Philip Mould has built an enviable reputation for nosing out works by famous artists that had been previously overlooked. Unfortunately, he’s also created a popular fantasy that unscrupulous dealers are exploiting. Mould calls the practice trapping and it involves selling a fake work as one that might be genuine.
“This is art world equivalent of a computer virus – a nasty deception which can cause indiscriminate mischief, disappointment and serious knock-on damage to the perception of the art market,” he said. “This dark market is a really serious problem. It is aimed at inexperienced buyers and destroying the integrity of the art market.
“These people may not be selling the works as genuine, but they are still duping their buyers, by suggesting it might be, when they know it has been knocked up in the last three months. There is immense dishonesty.”
[…] They tend to concentrate on two types of works: drawings or minor paintings that purport to be, or were deeply reminiscent of, the works of great artists such as Monet, Renoir, Turner, Cézanne, Picasso, Chagall and Lowry; and more substantial and finished works by a second tier of painters, such as Winston Churchill, Kurt Schwitters, Augustus John, and those from the Newlyn School. […]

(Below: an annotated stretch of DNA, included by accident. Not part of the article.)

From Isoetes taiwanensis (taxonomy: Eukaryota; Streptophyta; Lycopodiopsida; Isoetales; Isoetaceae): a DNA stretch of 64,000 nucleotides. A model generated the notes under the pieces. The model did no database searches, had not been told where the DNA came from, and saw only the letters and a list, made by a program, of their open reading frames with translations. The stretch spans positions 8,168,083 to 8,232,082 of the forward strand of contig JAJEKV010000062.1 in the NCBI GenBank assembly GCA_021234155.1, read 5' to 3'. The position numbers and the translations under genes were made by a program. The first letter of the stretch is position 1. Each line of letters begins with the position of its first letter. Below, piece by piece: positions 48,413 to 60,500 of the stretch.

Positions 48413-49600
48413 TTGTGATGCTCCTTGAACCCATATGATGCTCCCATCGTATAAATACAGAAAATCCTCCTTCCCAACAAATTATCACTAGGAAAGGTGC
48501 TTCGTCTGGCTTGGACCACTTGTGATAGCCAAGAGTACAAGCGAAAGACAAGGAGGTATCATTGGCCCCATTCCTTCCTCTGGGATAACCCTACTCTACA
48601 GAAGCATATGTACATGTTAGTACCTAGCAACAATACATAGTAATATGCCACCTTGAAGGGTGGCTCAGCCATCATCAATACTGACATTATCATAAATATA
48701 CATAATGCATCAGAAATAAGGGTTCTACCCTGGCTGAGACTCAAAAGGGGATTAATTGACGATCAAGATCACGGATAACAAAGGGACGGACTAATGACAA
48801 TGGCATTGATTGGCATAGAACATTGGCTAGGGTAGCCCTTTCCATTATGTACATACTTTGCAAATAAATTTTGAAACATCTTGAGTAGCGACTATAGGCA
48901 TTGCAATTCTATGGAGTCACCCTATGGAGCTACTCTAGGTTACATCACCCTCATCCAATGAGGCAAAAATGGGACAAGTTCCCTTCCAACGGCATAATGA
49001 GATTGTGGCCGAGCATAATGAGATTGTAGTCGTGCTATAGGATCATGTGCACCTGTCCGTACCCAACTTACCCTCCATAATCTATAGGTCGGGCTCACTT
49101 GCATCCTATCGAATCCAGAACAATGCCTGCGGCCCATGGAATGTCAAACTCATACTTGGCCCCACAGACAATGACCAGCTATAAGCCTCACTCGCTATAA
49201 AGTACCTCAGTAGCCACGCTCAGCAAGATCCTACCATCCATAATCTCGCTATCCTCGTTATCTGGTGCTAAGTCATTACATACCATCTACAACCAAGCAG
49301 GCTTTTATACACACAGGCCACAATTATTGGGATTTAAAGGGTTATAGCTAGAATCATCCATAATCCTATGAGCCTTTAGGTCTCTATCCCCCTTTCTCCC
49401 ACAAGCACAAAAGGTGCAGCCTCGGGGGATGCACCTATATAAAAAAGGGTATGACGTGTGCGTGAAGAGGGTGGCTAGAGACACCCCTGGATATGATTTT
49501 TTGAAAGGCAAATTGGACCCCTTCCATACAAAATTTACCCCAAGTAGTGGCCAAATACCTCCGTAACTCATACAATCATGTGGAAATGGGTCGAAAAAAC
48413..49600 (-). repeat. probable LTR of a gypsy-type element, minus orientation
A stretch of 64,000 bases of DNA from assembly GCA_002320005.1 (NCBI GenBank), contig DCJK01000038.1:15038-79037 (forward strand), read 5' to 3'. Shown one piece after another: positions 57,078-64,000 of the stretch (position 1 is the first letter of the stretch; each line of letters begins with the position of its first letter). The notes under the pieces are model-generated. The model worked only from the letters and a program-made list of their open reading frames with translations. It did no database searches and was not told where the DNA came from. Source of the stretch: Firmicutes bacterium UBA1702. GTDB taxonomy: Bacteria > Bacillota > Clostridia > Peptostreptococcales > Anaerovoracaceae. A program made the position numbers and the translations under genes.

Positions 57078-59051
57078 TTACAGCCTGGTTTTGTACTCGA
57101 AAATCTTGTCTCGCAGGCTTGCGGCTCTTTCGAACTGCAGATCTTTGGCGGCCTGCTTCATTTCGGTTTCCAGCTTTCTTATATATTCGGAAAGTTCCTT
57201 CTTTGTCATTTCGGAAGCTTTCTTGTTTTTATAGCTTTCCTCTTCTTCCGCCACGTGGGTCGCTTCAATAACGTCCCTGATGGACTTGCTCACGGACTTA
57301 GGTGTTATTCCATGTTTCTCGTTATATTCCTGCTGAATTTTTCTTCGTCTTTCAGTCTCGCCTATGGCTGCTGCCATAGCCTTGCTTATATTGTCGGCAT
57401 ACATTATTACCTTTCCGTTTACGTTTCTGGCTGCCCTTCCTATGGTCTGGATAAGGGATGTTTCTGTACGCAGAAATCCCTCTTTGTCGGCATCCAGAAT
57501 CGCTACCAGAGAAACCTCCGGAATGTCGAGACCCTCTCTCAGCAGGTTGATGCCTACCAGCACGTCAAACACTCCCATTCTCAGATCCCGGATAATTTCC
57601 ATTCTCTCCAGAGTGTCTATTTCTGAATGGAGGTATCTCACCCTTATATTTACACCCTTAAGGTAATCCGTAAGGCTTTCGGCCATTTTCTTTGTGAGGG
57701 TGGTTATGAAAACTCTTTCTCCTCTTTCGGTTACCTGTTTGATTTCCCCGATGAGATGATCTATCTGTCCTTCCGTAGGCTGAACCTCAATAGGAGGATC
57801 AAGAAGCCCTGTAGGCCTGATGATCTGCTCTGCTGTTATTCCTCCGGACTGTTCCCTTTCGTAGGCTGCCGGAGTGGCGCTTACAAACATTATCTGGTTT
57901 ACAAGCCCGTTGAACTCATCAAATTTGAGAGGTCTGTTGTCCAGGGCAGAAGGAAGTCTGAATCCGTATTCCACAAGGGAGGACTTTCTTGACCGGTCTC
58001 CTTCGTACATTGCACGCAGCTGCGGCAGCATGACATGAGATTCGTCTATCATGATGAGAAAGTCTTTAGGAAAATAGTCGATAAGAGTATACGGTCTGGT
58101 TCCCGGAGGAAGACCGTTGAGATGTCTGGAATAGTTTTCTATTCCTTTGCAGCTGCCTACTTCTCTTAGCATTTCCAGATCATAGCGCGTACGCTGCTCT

Meanwhile, the Kurt Schwitters archive in Hannover, Germany, is concerned about a rising number of trapper works, sold with the suggestion that they might be genuine, emanating from London. It has amassed a dossier of dozens of suspected trappers which have come from Britain in recent years, including seven known to come from the same trader. The works, which are collages, were typically sold for around £150 and signed “Kurt Schwitters” or “K Schwitters”. If genuine, such works would be worth £250,000.
Art experts warn of the rise of the ‘trappers’ (Telegraph)